Movers and shakers of Port Washington once preached that the city was condemned to slow growth because its unfortunate place on the Lake Michigan shore prevented it from developing to the east.
No kidding. We’re not making this up.
Fast forward a few decades to 2016 and you will have trouble finding anyone in Port Washington who doesn’t think that concept of the lake effect was utter nonsense.
Today everyone gets it that the city’s place on the littoral of a Great Lake is a gift that is driving the city’s robust economic development.
The downtown is full of people, including smiling merchants and restaurateurs. Fnishing touches are being put on the $7.5 million Harbour Lights condo development overlooking the harbor that will bring new residents, a restaurant and retail business to town. Meanwhile, plans are in the works for multiple millions of dollars’ worth of residential and commercial investment in the marina district and along the lake bluff. Credit the new lake effect for all of it.
City elected officials, led by Mayor Tom Mlada, deserve credit for pushing three public initiatives that have further empowered the lake effect. Outstanding among these has been making Port Washington the part-time home port of the tall ship Denis Sullivan, Wisconsin’s flagship.
The green-hulled, 137-foot recreation of a 19th century Great Lakes schooner brought visitors to town, gave them and many residents the experience of sailing on the rolling seas of Lake Michigan and was a perfect complement to the downtown’s maritime atmosphere.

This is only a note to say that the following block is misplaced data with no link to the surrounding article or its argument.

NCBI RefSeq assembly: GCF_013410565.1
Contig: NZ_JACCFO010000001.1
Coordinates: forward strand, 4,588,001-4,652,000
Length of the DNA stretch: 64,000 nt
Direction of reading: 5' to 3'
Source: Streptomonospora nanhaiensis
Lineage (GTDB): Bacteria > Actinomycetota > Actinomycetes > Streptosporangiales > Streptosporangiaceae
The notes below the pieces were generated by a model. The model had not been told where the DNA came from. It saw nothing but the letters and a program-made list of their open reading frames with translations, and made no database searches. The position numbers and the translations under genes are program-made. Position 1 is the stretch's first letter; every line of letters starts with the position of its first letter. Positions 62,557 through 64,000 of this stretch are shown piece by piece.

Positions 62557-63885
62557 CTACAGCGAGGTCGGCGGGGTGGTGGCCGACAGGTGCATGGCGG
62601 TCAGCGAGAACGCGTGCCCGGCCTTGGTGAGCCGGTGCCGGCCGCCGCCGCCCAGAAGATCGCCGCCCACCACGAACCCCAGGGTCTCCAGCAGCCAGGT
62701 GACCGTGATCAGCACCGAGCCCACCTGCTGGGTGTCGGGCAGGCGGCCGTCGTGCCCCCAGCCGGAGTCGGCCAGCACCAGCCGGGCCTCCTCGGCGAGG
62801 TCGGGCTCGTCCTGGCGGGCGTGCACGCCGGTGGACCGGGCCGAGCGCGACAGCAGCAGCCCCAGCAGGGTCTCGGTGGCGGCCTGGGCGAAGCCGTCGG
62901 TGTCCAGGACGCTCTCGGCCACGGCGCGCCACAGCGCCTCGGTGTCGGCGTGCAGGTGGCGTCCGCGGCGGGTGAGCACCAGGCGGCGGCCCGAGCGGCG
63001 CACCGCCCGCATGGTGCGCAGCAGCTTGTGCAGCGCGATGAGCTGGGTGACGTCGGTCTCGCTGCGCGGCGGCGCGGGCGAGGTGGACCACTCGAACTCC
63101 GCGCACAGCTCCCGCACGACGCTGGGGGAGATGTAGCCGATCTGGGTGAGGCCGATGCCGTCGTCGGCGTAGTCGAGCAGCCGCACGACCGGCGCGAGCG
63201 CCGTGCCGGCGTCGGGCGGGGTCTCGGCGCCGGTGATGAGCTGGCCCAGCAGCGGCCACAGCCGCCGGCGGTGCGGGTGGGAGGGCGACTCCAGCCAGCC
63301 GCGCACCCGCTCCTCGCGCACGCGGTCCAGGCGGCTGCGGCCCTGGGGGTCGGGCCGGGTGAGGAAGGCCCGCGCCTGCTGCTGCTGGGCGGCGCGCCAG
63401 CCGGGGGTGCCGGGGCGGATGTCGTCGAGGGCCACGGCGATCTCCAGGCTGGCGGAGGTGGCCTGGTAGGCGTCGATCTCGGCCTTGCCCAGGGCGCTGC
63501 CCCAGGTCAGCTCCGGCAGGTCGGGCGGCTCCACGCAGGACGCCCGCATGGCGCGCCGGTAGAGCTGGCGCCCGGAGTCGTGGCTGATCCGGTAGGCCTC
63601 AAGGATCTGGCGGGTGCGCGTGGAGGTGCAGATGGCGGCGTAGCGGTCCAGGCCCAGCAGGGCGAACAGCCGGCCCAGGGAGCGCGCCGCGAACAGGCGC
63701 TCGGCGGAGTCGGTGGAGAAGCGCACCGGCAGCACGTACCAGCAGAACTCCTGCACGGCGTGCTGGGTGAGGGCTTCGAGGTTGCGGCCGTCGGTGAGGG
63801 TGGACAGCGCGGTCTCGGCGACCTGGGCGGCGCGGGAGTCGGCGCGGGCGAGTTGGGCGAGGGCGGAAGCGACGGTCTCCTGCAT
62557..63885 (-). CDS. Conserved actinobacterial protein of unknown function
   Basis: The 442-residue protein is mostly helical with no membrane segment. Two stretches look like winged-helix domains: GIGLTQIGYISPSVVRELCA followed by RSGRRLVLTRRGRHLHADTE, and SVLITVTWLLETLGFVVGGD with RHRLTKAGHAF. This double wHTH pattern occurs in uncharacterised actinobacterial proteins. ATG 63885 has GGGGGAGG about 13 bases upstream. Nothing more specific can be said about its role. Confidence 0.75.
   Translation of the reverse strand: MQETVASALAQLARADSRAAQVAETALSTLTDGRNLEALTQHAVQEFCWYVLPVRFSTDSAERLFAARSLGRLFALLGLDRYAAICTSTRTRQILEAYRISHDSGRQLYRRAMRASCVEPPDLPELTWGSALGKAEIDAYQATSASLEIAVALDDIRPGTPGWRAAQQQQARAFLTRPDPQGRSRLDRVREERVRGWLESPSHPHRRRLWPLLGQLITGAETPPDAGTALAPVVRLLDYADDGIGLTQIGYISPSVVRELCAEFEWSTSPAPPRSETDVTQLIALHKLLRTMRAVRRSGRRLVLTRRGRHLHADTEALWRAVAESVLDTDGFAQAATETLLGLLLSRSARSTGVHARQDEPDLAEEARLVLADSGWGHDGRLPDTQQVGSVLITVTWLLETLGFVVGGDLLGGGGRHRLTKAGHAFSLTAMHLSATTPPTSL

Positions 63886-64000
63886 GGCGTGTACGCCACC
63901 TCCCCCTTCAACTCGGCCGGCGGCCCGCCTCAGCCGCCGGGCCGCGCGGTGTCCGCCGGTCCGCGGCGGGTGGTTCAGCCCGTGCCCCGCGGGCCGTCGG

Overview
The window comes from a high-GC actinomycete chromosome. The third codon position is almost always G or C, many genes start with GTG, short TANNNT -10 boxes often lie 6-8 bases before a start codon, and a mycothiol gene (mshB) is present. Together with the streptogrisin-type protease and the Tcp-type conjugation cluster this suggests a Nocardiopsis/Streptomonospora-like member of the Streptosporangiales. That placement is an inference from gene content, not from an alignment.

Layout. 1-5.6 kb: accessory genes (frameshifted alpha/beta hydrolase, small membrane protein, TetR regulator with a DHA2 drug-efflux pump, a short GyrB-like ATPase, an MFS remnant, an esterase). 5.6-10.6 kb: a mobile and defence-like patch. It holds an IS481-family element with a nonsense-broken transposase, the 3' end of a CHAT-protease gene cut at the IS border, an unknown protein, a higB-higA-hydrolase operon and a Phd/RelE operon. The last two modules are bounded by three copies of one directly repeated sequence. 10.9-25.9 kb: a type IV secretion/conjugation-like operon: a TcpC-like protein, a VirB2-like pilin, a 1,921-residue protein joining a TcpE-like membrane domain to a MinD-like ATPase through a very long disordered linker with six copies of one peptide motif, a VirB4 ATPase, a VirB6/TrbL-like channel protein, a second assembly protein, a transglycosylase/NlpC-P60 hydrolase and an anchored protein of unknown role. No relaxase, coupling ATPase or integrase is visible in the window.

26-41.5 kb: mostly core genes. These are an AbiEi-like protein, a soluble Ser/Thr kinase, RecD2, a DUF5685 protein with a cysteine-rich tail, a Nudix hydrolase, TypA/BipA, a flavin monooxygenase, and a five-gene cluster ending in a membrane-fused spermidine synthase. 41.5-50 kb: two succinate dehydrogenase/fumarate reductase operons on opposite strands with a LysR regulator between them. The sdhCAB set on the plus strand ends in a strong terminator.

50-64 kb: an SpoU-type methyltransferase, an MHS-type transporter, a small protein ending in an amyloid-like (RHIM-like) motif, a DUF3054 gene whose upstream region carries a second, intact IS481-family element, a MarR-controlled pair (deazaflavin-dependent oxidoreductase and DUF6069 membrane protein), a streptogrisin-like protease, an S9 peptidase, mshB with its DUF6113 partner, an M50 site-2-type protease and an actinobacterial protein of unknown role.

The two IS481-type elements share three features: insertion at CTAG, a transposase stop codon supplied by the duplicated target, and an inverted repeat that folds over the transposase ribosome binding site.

The sight of the Sullivan in her berth, banners snapping in the breeze on masts towering over the lakefront, her 40-foot bowsprit soaring over the water of the harbor, surely printed on the minds of all who saw her an image that proclaimed: This is a seafaring town.
Some public funds were spent on the Sullivan visits, as were sizable contributions from the Port Washington Tourism Council, the Business Improvement District and several business sponsors. In all cases, it was money well spent.
The challenge now is to keep the tall ship coming to Port in the future. It’s a costly proposition; however, it is one that pays off not only in city promotion, but in the fact that the tall ship’s presence has renewed the commercial-port status of the harbor, which has opened the door to federal funding for harbor improvements.
Thanks to that funding, as well as some grants, another of the those lake-related city initiatives, the north breakwater, is no longer merely a protective arm of the harbor, but has been rebuilt as a safe and easy-to-use attraction for visitors who crave proximity to the lake.
The breakwater leads to the third initiative, the historic pierhead lighthouse that is the city’s most recognizable icon, the symbol that defines the community’s relationship with the water. With the federal government intent on divesting the structure, it was imperative that the city acquire it, and with the mayor again leading the way, that has been accomplished.
These efforts propelled by the city government have in common that they all add to the public’s visual and physical access to the lake.
Which leads to the question: How can city officials who support these initiatives justify carrying on their campaign to force an unpopular, financially risky commercial development called the Blues Factory onto public land at the edge of the downtown harbor?
The Blues Factory entertainment complex, a graceless factorylike building whose brick walls would block lake views, has no place on a lakefront admired for its nautical beauty.
Perhaps answering the following question would help the mayor and aldermen understand that their insistence on this development counteracts the good they have achieved in enriching Port Washington’s lake effect:
What word or pair of words in this list doesn’t belong in the same group?
• Tall ship
• Blues Factory
The question is a variation of a standard IQ test question, but it doesn’t take a genius to get the correct answer.